Authors: Mahmoud Tarek Mohamed Hammad

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Despite the importance of the role and efforts made by the universities of the Kingdom of Saudi Arabia in reviving and preserving heritage architecture as an important cultural heritage in the Kingdom, The idea revolves around restoration and conservation processes and neglects the architectural heritage values, whose content can be used in sustainable contemporary architectural works. Educational values based on heritage architecture and how to integrate with the contemporary requirements were investigated in this research. For this purpose, by understanding the heritage architectural values as well as educational, academic process, the researcher presented an educational model of questionnaire forms for architecture students and the staff at the Architecture Department at Al-Baha University as a case study that serves the aims of the research. The results of the research show that heritage values especially those interview results are considered as a positive indicator of the importance of these values. The students and the staff need both to gain an understanding of heritage values as well as an understanding of theories of incorporating those values into the design process of contemporary local architecture. The research concludes that a correct understanding of the heritage values, its performance, and its reintegration with modern architecture technology should be focused on architectural education.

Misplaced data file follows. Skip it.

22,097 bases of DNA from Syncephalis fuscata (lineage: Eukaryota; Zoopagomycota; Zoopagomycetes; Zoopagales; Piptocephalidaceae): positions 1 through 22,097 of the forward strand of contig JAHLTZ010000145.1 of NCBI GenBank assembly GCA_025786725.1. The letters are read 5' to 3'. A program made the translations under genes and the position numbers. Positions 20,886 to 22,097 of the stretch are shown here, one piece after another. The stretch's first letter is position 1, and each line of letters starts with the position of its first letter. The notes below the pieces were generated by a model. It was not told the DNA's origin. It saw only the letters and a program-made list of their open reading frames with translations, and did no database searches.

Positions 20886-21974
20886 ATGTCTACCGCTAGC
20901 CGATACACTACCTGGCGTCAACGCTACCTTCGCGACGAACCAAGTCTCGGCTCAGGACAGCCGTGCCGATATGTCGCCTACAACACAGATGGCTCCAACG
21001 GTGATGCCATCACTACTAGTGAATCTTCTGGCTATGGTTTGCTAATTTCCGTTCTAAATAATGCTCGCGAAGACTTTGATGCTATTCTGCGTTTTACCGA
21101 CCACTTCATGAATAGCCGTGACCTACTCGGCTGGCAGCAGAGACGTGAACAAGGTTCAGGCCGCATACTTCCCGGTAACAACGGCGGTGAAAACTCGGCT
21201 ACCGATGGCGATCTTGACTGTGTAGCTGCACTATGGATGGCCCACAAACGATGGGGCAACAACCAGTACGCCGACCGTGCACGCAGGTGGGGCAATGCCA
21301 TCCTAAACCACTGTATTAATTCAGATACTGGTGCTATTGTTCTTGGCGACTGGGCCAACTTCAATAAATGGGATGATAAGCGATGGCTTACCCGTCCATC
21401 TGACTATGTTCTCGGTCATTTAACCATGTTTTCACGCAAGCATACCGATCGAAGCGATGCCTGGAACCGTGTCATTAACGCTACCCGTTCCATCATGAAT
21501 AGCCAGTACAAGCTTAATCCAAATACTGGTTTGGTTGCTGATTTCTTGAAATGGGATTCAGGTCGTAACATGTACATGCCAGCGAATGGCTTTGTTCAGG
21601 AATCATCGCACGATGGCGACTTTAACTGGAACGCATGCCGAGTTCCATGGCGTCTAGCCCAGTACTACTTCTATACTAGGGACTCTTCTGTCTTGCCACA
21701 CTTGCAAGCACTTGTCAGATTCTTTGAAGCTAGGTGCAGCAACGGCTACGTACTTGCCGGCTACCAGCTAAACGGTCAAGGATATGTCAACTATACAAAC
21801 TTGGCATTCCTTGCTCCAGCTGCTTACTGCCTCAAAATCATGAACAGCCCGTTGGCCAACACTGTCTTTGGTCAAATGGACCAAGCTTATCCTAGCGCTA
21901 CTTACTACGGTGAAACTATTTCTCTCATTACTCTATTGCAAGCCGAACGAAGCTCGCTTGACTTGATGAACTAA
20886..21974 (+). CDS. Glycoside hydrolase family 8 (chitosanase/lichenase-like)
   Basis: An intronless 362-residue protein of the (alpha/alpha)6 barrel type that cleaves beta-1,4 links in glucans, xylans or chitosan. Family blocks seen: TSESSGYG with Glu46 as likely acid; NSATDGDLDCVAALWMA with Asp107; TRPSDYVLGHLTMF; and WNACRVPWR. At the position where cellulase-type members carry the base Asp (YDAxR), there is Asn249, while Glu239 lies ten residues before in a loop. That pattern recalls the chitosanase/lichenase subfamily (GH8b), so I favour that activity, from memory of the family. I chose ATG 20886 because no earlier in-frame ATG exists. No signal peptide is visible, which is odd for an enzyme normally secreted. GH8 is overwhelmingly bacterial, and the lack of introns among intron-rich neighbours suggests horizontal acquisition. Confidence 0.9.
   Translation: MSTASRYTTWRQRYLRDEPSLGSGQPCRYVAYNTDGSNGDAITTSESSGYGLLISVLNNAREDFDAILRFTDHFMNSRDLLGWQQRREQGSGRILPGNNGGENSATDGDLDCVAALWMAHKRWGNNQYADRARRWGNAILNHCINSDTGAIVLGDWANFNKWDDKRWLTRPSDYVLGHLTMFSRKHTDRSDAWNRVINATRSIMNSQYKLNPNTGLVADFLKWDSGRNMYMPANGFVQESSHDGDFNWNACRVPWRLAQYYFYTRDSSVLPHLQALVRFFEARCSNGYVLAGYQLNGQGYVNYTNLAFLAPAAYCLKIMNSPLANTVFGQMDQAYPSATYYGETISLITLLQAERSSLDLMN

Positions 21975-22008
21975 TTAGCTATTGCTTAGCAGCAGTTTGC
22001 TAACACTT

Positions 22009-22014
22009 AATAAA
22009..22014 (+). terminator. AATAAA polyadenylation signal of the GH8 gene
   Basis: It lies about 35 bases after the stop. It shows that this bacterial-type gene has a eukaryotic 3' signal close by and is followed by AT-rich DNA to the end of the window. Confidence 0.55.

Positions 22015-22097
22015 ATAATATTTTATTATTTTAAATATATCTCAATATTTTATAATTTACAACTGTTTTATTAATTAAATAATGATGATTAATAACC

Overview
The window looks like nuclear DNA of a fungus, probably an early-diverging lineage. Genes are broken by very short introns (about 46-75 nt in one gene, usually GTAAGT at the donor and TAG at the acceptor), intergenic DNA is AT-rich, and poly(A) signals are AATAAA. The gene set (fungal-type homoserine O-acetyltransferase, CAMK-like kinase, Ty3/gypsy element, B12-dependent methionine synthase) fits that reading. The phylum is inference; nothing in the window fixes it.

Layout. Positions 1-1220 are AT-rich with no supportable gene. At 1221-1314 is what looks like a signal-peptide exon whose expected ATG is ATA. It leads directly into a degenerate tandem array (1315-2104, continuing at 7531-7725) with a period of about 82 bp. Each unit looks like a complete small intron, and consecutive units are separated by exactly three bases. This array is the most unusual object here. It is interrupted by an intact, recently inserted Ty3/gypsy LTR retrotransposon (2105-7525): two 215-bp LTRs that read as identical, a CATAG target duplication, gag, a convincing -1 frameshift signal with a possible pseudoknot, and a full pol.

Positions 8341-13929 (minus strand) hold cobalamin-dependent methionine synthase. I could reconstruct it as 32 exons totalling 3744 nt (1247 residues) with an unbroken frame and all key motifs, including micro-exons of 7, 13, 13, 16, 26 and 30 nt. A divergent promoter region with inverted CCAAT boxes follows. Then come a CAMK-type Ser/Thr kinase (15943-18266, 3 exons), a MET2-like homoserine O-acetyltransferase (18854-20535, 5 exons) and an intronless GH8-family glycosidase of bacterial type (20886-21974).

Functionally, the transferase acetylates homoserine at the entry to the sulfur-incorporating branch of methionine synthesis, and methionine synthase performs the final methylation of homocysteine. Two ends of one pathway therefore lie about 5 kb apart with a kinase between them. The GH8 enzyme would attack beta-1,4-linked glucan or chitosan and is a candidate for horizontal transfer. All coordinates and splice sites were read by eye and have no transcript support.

Keywords: heritage architecture, academic work, heritage values, sustainable contemporary local architectural